Plant Conservation: A Natural History Approach

Front Cover
Gary A. Krupnick, W. John Kress
University of Chicago Press, 2005 - 346 pages
Natural history has always been the foundation of conservation biology. For centuries, botanists collected specimens in the field to understand plant diversity; now that many habitats are threatened, botanists have turned their focus to conservation, and, increasingly, they look to the collections of museums, herbaria, and botanical gardens for insight on developing informed management programs. Plant Conservation explores the value of these collections in light of contemporary biodiversity studies.

Plant Conservation opens with a broad view of plant biodiversity and then considers evolutionary and taxonomic threats and consequences of habitat alteration; specific threats to plant diversity, such as invasive species and global climate change; consequences of plant population decline at the ecological, evolutionary, and taxonomic levels; and, finally, management strategies that protect plant biodiversity from further decline. With a unique perspective on biodiversity and scientific collections, Plant Conservation ultimately emphasizes the role museums and botanical gardens will play in future conservation.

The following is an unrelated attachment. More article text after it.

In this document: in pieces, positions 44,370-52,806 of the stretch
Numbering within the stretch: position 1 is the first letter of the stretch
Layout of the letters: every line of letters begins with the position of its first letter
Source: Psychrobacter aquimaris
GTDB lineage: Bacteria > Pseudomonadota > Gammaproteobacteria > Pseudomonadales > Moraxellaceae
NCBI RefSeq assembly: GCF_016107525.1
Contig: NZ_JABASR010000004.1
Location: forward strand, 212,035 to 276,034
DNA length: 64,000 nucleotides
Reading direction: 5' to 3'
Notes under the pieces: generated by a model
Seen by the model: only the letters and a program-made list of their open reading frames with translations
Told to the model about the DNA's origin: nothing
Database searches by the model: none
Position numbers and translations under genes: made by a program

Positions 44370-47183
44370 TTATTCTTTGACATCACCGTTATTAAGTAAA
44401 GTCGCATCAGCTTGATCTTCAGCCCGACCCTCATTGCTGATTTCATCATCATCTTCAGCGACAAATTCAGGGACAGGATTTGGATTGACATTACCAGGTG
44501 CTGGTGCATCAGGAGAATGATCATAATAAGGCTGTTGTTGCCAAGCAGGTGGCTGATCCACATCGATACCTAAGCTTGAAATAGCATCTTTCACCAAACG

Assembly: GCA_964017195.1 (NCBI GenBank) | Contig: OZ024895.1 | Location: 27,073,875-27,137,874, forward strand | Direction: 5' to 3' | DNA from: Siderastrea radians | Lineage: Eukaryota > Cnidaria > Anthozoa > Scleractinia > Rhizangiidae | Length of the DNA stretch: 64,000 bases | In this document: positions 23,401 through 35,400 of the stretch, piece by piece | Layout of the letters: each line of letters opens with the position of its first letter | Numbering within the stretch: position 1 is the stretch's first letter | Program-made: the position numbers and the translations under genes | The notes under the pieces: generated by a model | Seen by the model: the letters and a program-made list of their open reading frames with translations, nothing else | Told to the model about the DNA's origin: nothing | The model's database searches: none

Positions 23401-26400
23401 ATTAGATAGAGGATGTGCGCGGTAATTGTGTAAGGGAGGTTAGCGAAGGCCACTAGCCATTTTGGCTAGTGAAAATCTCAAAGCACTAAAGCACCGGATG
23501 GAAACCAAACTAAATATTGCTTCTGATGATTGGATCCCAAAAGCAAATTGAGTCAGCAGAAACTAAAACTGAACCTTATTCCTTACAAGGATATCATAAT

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About the author (2005)

Gary A. Krupnick is director of the plant conservation unit and W. John Kress is a research scientist and chairman of the Department of Botany at the National Museum of Natural History, Smithsonian Institution.

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